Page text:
Wildcatting For Water

He clenches his glasses between his teeth and peers warily at the screen behind his desk. A smear of red arrows means another dismal day for the $200 million energy fund that T. Boone Pickens, the onetime oilman and corporate raider, manages in Dallas. But his face brightens as he bounds across the room to a huge hydrologic map of the Texas Panhandle, turning his attention to another commodity. Blue-and-white swirls show underground water deposits that stretch from Amarillo ("where it's flatter than a bookkeeper's a--") to the mesa and canyon country where Pickens owns a ranch and recently leased the water rights to 150,000 surrounding acres. He wants to turn those swirls into dollars, by pumping water from the aquifer under his land and building a pipeline to a thirsty city like Dallas or San Antonio.

The American West was settled like this--by brash men jabbing at maps, decreeing where dams should go so lush cities and farms could rise from the desert. They succeeded in making water so cheap, so plentiful and so ordinary that most Americans take it for granted. Now there's a new reality. A mix of drought, rampant growth and increasingly tough environmental restrictions has left virtually every commu-nity in America facing a water shortage. Nearly half of the United States is now affected by drought. From the Chattahoochee to the Rio Grande to the Colorado, major rivers are running at record low flows--leaving cities and farmers desperate for new sources of fresh water. "We are rapidly reaching the limits of our ability to build new infrastructure and redistribute water," says Peter Gleick of the Pacific Institute, a California think tank.

Environmentalists see conservation as the best solution. But Pickens and a handful of other entrepreneurs think converting the precious resource to a private enterprise is the answer. The population of Texas is expected to double by 2050, and Pickens says cities will soon turn to private suppliers to meet surging demand. "You've got the surplus water up here," says Pickens, pointing at the northern Panhandle. "And the demand growing downstate. There's 150 years' worth of water here, and we are the logical supplier."

Although multinational companies have been building and operating municipal water systems in the developing world for decades, privatization in the United States is still in the early stages. In most places, water distribution--and pricing--are controlled by public utilities, which get water rights, reservoirs and pipelines from government, allowing them to sell at subsidized prices to farmers and consumers. That makes it hard for capitalists like Pickens to provide their water at competitive prices. Environmental laws and community opposition often limit the water rights available for purchase.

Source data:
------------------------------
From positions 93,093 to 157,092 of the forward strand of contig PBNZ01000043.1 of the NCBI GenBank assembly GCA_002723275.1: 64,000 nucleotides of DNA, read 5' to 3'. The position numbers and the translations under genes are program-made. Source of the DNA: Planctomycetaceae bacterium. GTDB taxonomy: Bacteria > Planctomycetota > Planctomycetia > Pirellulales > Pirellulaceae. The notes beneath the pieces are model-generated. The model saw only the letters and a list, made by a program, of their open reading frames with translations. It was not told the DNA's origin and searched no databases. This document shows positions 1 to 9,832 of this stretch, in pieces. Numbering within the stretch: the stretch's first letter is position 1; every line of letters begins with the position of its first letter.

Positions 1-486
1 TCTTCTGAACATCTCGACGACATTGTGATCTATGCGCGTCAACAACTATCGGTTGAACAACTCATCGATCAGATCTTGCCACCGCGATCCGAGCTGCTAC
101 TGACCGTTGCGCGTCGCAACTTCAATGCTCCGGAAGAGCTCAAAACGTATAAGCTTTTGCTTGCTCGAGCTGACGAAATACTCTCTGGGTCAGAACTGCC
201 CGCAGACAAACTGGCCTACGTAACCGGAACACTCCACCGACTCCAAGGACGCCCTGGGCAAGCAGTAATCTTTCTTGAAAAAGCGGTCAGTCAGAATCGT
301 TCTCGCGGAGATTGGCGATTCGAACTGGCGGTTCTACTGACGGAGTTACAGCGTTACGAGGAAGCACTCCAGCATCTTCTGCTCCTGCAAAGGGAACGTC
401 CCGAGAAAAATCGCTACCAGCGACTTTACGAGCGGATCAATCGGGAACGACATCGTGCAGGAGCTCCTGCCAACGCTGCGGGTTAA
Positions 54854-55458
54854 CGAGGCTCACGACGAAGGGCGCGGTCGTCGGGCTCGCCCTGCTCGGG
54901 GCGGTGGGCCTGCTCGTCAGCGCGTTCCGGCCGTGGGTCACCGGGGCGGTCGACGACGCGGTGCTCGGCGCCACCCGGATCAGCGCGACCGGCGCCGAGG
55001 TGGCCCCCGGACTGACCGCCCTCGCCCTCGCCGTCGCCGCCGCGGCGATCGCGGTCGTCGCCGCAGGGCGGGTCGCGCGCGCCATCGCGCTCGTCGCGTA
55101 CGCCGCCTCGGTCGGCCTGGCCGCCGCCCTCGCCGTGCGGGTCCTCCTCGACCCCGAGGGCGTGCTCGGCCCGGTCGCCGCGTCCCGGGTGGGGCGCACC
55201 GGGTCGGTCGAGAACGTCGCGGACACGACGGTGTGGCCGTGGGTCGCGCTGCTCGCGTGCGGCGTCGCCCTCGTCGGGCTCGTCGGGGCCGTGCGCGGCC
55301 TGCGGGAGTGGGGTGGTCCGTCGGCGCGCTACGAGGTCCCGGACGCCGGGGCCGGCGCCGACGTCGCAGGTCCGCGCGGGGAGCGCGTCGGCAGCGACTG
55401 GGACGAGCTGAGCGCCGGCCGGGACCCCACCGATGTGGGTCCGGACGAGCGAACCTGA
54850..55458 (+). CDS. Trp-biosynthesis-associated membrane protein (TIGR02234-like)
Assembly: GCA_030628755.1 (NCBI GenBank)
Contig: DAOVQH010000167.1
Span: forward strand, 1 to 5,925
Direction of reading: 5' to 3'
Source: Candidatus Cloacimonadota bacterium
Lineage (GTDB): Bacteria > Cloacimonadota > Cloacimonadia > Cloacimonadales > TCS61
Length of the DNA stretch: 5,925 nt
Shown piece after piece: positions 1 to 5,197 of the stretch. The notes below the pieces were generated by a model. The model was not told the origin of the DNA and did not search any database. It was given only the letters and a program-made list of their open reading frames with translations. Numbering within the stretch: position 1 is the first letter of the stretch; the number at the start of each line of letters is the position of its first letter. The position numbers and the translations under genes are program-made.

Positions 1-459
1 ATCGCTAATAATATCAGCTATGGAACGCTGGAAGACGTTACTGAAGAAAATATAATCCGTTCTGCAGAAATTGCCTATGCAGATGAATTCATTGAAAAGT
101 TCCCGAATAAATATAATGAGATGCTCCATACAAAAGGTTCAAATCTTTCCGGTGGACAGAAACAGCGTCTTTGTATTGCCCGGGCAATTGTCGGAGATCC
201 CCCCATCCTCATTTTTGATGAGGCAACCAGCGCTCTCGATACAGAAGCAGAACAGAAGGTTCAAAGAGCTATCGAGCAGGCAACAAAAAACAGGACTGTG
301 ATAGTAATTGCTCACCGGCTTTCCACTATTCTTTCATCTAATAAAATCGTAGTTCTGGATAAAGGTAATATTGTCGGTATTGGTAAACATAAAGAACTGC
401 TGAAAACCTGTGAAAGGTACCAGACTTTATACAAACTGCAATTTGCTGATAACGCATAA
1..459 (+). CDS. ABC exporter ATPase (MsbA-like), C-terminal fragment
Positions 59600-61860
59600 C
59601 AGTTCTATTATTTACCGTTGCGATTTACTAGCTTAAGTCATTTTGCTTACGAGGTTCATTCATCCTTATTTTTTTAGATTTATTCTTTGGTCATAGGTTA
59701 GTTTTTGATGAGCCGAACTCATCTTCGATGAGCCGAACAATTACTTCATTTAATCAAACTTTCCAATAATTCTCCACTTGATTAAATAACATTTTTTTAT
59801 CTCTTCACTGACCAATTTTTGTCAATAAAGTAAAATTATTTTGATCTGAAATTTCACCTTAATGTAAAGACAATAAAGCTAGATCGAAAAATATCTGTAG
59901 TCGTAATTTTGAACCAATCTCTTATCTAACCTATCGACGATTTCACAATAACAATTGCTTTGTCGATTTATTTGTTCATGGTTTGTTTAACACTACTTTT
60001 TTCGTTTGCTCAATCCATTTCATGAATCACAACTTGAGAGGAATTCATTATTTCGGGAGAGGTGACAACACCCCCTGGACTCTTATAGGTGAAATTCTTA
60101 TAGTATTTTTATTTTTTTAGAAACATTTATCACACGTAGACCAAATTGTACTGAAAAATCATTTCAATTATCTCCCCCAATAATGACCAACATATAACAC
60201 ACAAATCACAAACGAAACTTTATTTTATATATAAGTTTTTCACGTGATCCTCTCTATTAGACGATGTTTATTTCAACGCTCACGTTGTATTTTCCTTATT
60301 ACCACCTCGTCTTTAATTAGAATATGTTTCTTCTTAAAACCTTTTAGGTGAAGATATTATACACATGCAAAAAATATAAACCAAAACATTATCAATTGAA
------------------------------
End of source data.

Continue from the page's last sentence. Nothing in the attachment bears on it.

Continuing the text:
Despite the obstacles, water cowboys are forging ahead. Ric Davidge, an Alaska businessman, wants to capture water from northern California rivers and tow it in giant plastic bladders down the coast. San Diego and Monterey are looking at his proposal. In Las Vegas, a company called Southwestern Water Exploration is hunting for water as though it were oil, drilling 1,500 feet into the earth's surface. The company recently discovered a new aquifer in Colorado and is trying to get the state court's go-ahead to claim the water rights.

If such private deals are going to work, chances are that Pickens will help pave the way. In the 1980s, he made--then lost-- hundreds of millions by sniffing out undervalued commodities, from natural gas to the stock of vulnerable public corporations. Still a gambler at 74, Pickens says he got into the water business by "accident," when officials in Roberts County, where Pickens owns 27,000 acres, started buying underground water rights from ranches overlying the Ogallala aquifer, a vast, water-soaked cavern that extends from the Texas Panhandle to South Dakota. The contracts allow the utility to pump water when surface reserves run low--while ranchers continue to use the land for cattle. But pumping an aquifer is like sticking a straw into a giant sponge; eventually all the water can be drawn through a single opening, no matter who owns the surface. "I didn't want to get drained," says Pickens. "It would have been stupid to let someone have my water without paying for it."

In 1999 Pickens formed a company called Mesa Water and started leasing rights from neighbors. Many locals were furious that he planned exports from the arid Panhandle to fill swimming pools and irrigate golf courses in Dallas. Pickens was so eager to prove he was merely fighting for his rights as a landowner that he pledged to donate future pipeline profits to charity. After a fierce legal battle, Pickens prevailed. In July the water board granted Mesa the right to pump and sell water from the aquifer, the first time such permission has been granted to a private company. Last week Pickens announced that JP Morgan would finance the estimated $1 billion to build a pipeline, once he finds a buyer.

So far, Dallas, San Antonio and El Paso have rejected his offer, saying they can find cheaper water sources close to home. But Pickens, ever the wheeler-dealer, is undeterred. "If you've drilled as many dry holes as I have, you'd better be an optimist," he says. "Someone is going to buy." If he succeeds, T. Boone Pickens may have finally hit his gusher.